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Skin cancer is one of the most frequent and dangerous kinds of cancer. Photo: Pixabay.

Meet the Mexican scientist fighting melanoma

Dr. Carla Daniela Robles-Espinoza is one of the most knowledgeable researchers on one of the most mysterious types of skin cancer.

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Through a study that focuses on the analysis of a mysterious skin cancer associated with the genetic information of melanoma, known as acral lentiginous (ALM), Mexican scientist Dr. Carla Daniela Robles-Espinoza, tries to reveal the secrets of the disease that is mainly concentrated on patients’ hands and feet.

This melanoma, which mainly affects the communities of Latin America, Africa and Asia, is studied by her at the International Laboratory for Human Genome Research (LIIGH), at the National Autonomous University of Mexico (UNAM).

Robles-Espinoza has been working in the area for many years. Thanks to the valuable connections her adviser, Dr. David Adams, gave her with disease experts, installed at the University of Leeds in the United Kingdom, she has dedicated herself to studying the genomics of the cancer.

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The scientist, who discovered that very little had been investigated on the genomics of ALM and its causes, decided that it would be the basis of her research.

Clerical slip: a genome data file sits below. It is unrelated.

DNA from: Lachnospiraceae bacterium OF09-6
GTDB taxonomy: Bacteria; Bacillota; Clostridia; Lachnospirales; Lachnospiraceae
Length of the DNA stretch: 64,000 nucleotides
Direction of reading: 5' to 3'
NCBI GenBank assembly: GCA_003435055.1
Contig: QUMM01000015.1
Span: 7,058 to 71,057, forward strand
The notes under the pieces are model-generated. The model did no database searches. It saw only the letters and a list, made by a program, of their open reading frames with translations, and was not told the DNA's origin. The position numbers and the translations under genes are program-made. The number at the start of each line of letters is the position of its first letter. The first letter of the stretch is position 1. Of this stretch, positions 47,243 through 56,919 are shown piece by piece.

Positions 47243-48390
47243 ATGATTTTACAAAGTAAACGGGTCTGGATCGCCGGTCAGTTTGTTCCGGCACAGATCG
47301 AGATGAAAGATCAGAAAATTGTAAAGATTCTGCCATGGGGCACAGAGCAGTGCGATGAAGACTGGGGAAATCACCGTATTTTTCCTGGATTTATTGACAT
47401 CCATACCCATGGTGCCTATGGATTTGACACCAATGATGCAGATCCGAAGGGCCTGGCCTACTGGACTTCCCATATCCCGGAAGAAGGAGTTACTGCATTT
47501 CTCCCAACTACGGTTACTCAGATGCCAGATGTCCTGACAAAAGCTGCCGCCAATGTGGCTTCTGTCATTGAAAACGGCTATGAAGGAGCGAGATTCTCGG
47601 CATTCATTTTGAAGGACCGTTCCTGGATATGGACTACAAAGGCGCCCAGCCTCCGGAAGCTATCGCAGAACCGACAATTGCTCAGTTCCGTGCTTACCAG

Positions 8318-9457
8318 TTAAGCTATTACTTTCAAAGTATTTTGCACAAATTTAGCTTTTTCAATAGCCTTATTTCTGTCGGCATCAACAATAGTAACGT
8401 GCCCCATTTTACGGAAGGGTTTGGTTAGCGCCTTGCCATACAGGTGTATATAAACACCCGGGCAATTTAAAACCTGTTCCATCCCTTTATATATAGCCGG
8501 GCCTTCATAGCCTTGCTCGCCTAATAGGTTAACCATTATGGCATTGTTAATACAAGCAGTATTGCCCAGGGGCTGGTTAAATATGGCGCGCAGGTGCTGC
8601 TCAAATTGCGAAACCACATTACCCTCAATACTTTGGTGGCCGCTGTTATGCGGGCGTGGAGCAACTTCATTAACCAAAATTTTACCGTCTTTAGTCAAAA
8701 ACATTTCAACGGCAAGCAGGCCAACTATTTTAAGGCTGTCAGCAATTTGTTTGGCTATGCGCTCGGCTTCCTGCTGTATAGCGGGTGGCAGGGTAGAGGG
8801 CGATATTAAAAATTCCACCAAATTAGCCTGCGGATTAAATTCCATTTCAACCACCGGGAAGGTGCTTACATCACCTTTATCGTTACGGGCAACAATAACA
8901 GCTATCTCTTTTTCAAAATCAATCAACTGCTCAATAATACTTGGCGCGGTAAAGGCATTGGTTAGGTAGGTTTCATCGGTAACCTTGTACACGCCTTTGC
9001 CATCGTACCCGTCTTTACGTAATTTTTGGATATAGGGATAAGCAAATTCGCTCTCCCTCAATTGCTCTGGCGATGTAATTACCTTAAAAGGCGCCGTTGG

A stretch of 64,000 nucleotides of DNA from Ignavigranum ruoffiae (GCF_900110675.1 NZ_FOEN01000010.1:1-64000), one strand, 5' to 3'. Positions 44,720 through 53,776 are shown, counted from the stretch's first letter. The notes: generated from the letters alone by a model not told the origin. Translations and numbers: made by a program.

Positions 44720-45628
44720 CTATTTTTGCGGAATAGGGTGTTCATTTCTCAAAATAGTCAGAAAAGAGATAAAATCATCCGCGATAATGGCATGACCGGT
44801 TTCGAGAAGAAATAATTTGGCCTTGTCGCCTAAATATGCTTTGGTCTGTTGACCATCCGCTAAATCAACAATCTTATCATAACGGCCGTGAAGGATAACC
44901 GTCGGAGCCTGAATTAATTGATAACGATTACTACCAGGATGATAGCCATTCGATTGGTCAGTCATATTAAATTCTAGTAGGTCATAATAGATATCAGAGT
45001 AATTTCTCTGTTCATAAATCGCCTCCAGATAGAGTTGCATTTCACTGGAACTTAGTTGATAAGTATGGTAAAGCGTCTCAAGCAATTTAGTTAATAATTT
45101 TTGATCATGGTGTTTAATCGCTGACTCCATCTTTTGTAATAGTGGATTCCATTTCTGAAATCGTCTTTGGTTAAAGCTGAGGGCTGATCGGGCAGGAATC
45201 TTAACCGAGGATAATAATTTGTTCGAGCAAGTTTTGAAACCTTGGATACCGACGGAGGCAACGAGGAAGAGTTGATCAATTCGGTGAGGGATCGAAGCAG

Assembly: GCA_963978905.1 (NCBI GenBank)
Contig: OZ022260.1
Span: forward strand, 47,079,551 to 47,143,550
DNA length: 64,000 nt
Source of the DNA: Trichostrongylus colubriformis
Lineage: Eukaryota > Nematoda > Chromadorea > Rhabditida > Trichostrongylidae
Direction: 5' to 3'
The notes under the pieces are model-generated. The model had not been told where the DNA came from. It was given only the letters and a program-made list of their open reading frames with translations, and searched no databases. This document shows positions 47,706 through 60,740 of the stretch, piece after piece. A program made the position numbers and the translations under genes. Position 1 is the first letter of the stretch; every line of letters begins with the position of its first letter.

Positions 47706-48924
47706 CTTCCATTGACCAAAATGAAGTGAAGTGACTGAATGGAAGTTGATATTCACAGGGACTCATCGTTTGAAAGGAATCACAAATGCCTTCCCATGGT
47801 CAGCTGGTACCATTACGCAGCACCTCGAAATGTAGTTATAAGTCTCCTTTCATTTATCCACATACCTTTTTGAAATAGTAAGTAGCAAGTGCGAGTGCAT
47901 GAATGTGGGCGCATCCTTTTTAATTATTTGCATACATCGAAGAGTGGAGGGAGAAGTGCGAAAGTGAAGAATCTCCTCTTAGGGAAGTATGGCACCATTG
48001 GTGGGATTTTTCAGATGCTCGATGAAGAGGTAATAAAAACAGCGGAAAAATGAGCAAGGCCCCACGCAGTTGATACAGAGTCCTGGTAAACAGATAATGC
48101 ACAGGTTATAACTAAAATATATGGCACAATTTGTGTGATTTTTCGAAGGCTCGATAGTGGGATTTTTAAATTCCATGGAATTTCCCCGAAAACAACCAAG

Robles-Espinoza highlighted in an interview with Forbes:

This project started more as a natural outgrowth of my PhD and postdoc work, where I studied the genetic risk factors and drivers of non-acral melanoma in European-descent populations. When I moved to Mexico to start my own research group, I wanted to apply the knowledge I had acquired in a disease relevant to my own country

Dr. Robles-Espinoza hopes her research is applicable to patients from different Latin American countries, noting that they share elements in common such as their shared genetic ancestors (due to Spanish colonization) and exposure to similar environments.

“To address this more specifically, we are working with Dr Patrícia Possik in INCA, Brazil to compare and contrast our genomic findings in Mexican patients to those of Brazilian patients, and hopefully we can soon include other Latin American collaborators,” she said. 

One of the goals set by Robles-Espinoza is that the treatments for the disease can be affordable and within the reach of all patients. For this to be possible, it is necessary to further study the evolution of the cancer in people from the region, learning more about its "genomic drivers and possible therapeutic alternatives."

Robles-Espinoza has a degree in Genome Sciences from the National University of Mexico. She pursued her doctorate and a short postdoc in the U.K., and currently leads her own research group at LIIGH.

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